Fighting has erupted in the Darfuri town of Muhajiriya, controlled by the one rebel faction to sign a peace deal with the government in May last year.
A number of rebel movements have threatened not to attend the talks
The Sudan Liberation Army faction run by Minni Minnawi came under attack from government troops.
The SLA say dozens have died, and others are being treated for wounds by the African Union peacekeeping force.
Amnesty International says Sudan's Armed Forces are gathering in large numbers in at least six Darfuri towns.
The London-based human rights organisation said it had received credible reports that the Sudanese army was close to the towns of Kornoy, Um Baru, Kutum and Tine in northern Darfur.
A separate report spoke of a clash between soldiers and a rebel group in Tine, which is close to the Chadian border.
The SLA says the fighting comes as "a stab in the back" for their alliance.
Observers say the upsurge in fighting is an attempt to gain ground ahead of the peace talks due to take place in Libya on the 27 October.
The commander of the 7,000-strong African Union force, General Martin Luther Agwai, told the BBC in the Sudanese capital, Khartoum, that at least 24 people were injured in the attack on Muhajiriya.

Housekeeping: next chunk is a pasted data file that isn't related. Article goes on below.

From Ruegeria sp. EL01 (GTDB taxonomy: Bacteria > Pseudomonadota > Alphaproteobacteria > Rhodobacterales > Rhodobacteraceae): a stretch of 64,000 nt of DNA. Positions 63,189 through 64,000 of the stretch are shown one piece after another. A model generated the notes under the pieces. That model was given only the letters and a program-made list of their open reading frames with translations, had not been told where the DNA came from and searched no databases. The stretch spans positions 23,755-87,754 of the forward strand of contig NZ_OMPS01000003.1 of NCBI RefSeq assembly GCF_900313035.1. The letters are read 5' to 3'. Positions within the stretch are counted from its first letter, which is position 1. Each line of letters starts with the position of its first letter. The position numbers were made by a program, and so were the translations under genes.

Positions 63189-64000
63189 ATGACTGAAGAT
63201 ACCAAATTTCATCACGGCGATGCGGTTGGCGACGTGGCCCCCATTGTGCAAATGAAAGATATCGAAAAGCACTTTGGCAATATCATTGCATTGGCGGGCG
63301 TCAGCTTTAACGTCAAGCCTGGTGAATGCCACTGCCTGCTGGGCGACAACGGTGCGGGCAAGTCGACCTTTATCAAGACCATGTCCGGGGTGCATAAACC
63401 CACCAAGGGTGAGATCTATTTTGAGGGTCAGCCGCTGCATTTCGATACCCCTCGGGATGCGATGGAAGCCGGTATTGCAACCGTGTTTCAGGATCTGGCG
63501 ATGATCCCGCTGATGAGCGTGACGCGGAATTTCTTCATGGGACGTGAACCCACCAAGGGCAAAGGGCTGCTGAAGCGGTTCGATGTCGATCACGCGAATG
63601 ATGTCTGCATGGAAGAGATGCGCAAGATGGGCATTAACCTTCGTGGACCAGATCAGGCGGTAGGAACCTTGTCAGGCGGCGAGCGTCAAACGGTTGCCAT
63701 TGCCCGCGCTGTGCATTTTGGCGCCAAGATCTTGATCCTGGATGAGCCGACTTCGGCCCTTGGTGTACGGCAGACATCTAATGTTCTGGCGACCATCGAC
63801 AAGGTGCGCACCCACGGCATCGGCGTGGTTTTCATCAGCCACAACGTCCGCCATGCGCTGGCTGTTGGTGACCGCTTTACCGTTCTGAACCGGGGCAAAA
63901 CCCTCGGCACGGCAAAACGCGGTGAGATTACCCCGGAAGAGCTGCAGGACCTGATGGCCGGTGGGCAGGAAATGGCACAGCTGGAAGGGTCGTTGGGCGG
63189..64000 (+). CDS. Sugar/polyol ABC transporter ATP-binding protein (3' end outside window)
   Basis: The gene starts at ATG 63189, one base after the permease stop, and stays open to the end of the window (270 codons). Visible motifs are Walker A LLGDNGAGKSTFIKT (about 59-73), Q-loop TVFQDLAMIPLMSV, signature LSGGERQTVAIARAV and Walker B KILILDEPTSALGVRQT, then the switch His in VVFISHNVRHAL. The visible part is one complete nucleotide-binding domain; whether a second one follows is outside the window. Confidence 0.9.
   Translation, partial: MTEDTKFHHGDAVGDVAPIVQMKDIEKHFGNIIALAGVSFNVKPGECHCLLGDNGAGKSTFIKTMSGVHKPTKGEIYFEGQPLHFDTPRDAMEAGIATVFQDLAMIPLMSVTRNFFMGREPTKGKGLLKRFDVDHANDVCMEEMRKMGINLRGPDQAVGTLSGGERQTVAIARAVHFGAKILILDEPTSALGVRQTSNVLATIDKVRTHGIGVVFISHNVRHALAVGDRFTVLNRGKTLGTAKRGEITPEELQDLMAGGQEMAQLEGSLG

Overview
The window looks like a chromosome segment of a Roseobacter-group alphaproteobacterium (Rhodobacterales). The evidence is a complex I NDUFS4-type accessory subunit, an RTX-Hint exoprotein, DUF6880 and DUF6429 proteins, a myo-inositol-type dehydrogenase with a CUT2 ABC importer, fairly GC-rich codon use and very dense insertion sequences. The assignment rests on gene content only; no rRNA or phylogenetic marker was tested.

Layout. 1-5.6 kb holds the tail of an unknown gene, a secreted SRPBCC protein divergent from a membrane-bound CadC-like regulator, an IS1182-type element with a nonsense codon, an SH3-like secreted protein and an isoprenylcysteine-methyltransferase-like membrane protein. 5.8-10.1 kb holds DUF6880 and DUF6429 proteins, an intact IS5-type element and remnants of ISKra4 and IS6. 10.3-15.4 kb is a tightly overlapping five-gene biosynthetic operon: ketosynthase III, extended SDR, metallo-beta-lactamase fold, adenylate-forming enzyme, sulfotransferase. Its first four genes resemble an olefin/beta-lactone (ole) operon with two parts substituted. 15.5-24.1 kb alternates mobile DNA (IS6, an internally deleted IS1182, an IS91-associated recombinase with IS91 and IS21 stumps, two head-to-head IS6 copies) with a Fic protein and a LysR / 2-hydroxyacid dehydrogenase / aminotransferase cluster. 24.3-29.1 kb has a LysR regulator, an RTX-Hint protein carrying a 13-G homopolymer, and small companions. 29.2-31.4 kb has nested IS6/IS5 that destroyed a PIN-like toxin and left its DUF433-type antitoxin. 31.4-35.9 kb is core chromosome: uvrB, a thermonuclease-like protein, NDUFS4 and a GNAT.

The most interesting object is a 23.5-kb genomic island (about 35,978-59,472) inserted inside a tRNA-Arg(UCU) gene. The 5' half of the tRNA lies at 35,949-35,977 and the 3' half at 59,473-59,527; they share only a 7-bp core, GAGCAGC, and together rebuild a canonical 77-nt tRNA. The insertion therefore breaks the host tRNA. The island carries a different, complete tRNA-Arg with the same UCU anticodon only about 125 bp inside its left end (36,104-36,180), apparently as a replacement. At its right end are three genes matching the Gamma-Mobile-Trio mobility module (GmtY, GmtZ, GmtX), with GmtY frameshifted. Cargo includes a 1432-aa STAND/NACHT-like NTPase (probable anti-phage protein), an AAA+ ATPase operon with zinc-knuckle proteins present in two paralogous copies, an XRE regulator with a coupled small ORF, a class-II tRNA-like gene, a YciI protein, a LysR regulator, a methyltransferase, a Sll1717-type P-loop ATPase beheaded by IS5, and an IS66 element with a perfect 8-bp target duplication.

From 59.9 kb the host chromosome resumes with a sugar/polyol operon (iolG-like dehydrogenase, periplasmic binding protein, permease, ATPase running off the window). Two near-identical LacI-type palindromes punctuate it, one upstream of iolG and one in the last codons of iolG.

He initially said he believed Sudanese government planes had bombed the town on Monday but, later on, the AU suggested there may not have been any aerial bombing after all.
Minni Minnawi was the only rebel leader to back the failed Darfur peace agreement in Abuja last year. He is now part of the government as special assistant to the president.
The attack on the SLA-controlled town comes just 10 days after the African Union base in nearby Haskanita was raided by armed men, presumed at the time to be rebels.
Ten AU peacekeepers were killed in the raid, while equipment was destroyed or looted.
The BBC's Amber Henshaw in Khartoum says this latest spate of violence does not bode well for the talks.
On Monday the UK warned rebel groups in Darfur they could be excluded from the peace process if they boycotted the Libyan talks.
One key rebel faction says it will not enter peace talks until the promised UN peacekeeping force is deployed.
The Paris-based Abdul Wahid al-Nur faction of the Sudan Liberation Movement/Army told the BBC that Darfur needs the international community to live up to its responsibilities to stop the killing.
The Justice and Equality Movement, one of Darfur's main rebel factions, also said the British threats were not helpful.
UN officials have appealed for helicopters and trucks for the new UN-African Union mission in Darfur to replace the poorly equipped 7,000 AU observers currently deployed.
General Agwai called on the different parties to lay down their arms to try to find a peace agreement.
At least 200,000 people have died in Darfur during a four-year conflict and more than two million have been forced from their homes.